Our experience with ALS taught us how to live and prepared us for death.  But it was only Curtis who was allowed to go.  Since his death on December 19, 1999, I have suffered more than I did during his illness.  While he was alive, I could anything.  After he left, I was lost.  One night, though, I heard from Curtis, whose intense words still appear often and come from so deep inside of me that I sometimes wonder if he simply moved out of his broken body and made a home inside of mine.  My sister and I were lost in the woods.  Fearful of becoming more lost, I considered stopping, but a voice urged me forward.  My saunter became a brisk walk, and when a field came into view, I began to run.  I discovered a clearing surrounded by trees in all four directions.  "I'm home," I declared to my sister.  She was no longer with me, but I wasn't alone.  Curtis came from above.  In other dreams, he had come to me in human form, but this night he was a spirit.  Slowly, he approached.  I stood still, waiting.  His energy surrounded me.  I felt as though his arms were holding me.  As one, we left the earth, and I felt the sensation of us dancing.  It was our first dance as husband and wife.

    A year after Curtis' death, I allowed my dreams to change.  Having learned that love is all that you can take with you when you leave this world, I yearned to share our experience in order to help others.  Today, I run my own ALS foundation, and I am writing a book, with the hope that some day the world can benefit from our story.  As I work toward my goals, the words of so many Loomis Chaffee people repeat themselves in my mind and heart: "Enjoy life.  Laugh.  I am so proud of you.  Laugh at yourself once in awhile."  In particular I think of Julia's refrain, "If you can dream it, it will happen."  She recently co-hosted a fundraiser for my foundation in San Francisco, which many LC friends attended.  Jen volunteers as a member of my board of directors, and she hosted a fundraiser in Chicago.  The support that I receive from the LC community helps me to maintain the strength that I need to live in this world without my Curtis, just as their encouragement aided me in my development throughout my high school years.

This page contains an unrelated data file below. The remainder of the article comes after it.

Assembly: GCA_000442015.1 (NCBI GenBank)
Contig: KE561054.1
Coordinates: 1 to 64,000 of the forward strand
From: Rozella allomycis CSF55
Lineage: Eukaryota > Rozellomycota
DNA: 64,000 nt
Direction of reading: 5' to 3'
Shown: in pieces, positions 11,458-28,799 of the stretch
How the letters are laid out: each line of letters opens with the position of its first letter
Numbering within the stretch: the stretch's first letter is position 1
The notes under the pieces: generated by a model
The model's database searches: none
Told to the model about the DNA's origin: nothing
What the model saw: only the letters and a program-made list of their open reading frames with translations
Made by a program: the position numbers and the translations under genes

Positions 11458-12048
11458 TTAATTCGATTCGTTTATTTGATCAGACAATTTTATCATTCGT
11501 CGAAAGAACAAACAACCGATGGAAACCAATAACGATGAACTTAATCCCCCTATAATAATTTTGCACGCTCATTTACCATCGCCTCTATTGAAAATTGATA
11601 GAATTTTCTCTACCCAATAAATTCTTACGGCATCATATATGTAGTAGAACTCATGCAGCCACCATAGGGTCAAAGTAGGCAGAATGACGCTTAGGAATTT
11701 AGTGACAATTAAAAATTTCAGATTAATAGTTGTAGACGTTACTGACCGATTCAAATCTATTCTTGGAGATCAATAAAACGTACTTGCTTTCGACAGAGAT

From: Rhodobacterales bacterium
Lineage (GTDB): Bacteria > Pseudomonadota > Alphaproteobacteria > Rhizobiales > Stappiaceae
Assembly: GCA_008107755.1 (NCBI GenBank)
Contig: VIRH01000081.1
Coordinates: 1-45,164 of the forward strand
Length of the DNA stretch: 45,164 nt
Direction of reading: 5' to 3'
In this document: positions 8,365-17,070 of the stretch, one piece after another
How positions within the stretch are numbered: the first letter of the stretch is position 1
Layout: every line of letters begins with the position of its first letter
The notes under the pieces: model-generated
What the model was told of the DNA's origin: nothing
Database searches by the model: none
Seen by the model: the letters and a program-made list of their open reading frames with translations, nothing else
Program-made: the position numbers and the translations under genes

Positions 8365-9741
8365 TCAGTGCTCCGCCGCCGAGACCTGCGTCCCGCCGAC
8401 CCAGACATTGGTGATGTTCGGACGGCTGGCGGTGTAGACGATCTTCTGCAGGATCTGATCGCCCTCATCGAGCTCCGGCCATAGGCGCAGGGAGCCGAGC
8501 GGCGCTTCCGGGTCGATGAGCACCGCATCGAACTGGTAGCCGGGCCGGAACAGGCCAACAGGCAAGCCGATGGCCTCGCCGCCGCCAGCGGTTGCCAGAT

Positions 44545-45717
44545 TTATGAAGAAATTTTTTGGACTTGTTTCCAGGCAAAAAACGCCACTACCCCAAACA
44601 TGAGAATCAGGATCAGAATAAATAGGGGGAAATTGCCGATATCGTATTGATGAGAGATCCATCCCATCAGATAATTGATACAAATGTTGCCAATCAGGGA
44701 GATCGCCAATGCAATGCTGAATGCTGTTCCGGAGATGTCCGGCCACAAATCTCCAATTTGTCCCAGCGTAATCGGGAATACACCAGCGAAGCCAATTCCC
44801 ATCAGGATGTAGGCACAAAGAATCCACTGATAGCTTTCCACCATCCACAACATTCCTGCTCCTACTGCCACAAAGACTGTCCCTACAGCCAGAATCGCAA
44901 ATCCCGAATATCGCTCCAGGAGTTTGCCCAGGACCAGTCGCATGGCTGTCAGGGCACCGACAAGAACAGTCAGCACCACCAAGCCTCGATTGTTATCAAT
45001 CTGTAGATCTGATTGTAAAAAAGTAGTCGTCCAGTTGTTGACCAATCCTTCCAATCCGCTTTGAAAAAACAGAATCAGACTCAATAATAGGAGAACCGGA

I have found a new passion.  Hopefully, it will change over the years, for I pray that I will aid in a cure for ALS and that I will finish my book.  And then I will remember, again, Mr. Kravis' words: "Perhaps you'll better understand that following dreams is not 'kid's stuff.'  It's a lifetime's work.  Your dreams may change as you do, but never allow yourself to be too afraid, too rigid, too settled, or too old to dream and to reach for those dreams."

The Curtis R. Vance Foundation, Inc., is a nonprofit foundation whose mission is to provide public education and funding of research for a cure for ALS and assistance to the victims of the disease and their families.  Heidi Erdmann Vance '93 serves as president; Patricia Erdmann '99 serves as secretary; and Jennifer Hefner '93 and Heidi's father, Lee C. Erdmann, are two members of the board.  For more information, please see the foundation's website,